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numkey Reference

Interpret numbers typed on the keyboard

numkey

Examples

Recognizes all numbers typed in

Arguments

format [float]

Optional

A float argument causes numkey to understand the decimal point and the fractional part of a number, and send out floats instead of ints. (The argument does not, however, set an initial value for numkey. The initial value is always 0.)

Attributes

Common Box Attributes

Messages

bang

Sends the number currently stored in numkey out the left outlet, and resets the stored number to 0.

int

Arguments

ASCII [int]
The number is an ASCII value received from a key or keyup object. When digits are typed on the computer keyboard, numkey recognizes the ASCII values and interprets them as the numbers being typed.

The keys recognized by numkey are the digits 0-9, the Delete (Backspace) key, decimal point (period), Return, and Enter. Digits are combined as a single number and stored in numkey.

clear

Reset the stored number to 0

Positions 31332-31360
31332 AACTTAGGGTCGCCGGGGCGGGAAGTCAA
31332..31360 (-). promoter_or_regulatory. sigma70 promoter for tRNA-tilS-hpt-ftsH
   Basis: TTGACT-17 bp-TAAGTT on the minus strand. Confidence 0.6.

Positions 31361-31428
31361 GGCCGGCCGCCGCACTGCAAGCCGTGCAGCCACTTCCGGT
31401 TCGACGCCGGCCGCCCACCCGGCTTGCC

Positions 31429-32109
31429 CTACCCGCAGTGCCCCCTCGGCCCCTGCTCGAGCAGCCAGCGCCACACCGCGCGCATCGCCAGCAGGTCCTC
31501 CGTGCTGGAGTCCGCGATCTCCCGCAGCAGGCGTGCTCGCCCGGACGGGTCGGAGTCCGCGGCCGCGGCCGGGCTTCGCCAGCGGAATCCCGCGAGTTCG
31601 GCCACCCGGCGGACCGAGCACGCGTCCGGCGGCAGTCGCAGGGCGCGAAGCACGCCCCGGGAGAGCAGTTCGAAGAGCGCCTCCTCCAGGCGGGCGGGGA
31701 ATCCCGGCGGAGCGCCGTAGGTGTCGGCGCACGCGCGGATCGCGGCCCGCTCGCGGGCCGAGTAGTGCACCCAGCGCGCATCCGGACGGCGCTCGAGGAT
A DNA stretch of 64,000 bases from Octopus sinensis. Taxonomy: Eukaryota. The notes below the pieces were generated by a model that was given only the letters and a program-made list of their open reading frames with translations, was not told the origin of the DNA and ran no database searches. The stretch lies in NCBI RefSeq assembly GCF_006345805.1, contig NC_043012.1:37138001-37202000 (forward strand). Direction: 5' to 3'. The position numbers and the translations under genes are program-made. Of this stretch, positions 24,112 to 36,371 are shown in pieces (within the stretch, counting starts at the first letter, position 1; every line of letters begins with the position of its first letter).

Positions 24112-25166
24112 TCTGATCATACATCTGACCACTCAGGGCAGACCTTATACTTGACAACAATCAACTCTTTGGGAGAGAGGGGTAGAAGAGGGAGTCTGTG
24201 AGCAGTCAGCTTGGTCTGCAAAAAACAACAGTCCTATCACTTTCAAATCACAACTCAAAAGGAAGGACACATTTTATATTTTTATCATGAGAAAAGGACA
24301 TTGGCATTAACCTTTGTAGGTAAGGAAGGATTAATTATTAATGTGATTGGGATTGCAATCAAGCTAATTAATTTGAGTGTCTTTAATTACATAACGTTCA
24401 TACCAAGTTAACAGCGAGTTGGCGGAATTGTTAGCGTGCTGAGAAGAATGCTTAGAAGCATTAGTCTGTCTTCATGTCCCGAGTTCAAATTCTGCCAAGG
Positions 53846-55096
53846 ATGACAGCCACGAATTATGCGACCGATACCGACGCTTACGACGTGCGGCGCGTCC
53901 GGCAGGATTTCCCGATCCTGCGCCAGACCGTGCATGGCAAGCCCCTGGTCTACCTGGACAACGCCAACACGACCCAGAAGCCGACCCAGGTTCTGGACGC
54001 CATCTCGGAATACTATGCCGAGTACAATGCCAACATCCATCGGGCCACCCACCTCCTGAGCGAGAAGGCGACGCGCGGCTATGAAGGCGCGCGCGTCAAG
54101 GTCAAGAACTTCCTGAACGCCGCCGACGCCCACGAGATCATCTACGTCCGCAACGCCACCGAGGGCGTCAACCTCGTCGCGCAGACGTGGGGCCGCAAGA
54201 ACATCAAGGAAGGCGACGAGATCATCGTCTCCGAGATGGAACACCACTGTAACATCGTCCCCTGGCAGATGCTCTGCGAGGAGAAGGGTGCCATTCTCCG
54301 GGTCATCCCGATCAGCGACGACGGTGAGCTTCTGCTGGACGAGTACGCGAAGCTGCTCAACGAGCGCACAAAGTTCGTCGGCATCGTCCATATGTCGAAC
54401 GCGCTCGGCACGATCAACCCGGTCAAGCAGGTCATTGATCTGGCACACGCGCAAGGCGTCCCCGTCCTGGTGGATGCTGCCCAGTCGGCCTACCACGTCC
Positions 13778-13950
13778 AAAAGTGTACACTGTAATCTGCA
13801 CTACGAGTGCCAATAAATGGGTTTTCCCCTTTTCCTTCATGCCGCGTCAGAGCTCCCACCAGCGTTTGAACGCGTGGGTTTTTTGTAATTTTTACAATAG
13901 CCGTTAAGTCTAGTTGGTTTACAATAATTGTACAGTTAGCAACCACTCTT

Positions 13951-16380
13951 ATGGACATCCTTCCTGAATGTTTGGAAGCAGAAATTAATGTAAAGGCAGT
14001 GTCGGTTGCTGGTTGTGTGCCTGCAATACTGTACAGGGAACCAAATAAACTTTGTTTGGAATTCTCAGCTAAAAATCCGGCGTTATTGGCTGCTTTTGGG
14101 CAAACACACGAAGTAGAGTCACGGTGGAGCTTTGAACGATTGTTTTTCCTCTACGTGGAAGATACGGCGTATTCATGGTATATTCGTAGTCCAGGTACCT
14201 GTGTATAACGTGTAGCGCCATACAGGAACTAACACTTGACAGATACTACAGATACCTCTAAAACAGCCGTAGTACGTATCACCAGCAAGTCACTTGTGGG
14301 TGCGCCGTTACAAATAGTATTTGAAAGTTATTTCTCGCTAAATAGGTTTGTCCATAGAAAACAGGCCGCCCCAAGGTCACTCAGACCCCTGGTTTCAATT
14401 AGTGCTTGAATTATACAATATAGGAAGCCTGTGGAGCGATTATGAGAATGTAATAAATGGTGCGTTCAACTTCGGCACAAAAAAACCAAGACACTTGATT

Output

float

When there is a float argument, numkey understands decimal points and fractional parts of a number, and sends out floats instead of ints.

int

When digits are typed on the computer keyboard, and the ASCII value (from key or keyup) is received in the inlet, the digits are combined as a single number and stored in numkey. The stored number is sent out the right outlet each time a new digit is typed. The Delete key on Macintosh or Backspace key on Windows erases the most recently typed digit, and sends the stored number out the right outlet. The period key acts as a decimal point and causes numkey not to store subsequent digits until a new number is started (unless there is a float argument). Typing the Return or Enter keys on Macintosh or the Enter key on Windows sends the stored number out the left outlet and resets the number stored in numkey to 0, so that a new number can be typed in.

See Also

Name Description
key
keyup
number
Max Basic Tutorial 8: Keyboard and Mouse Input Max Basic Tutorial 8: Keyboard and Mouse Input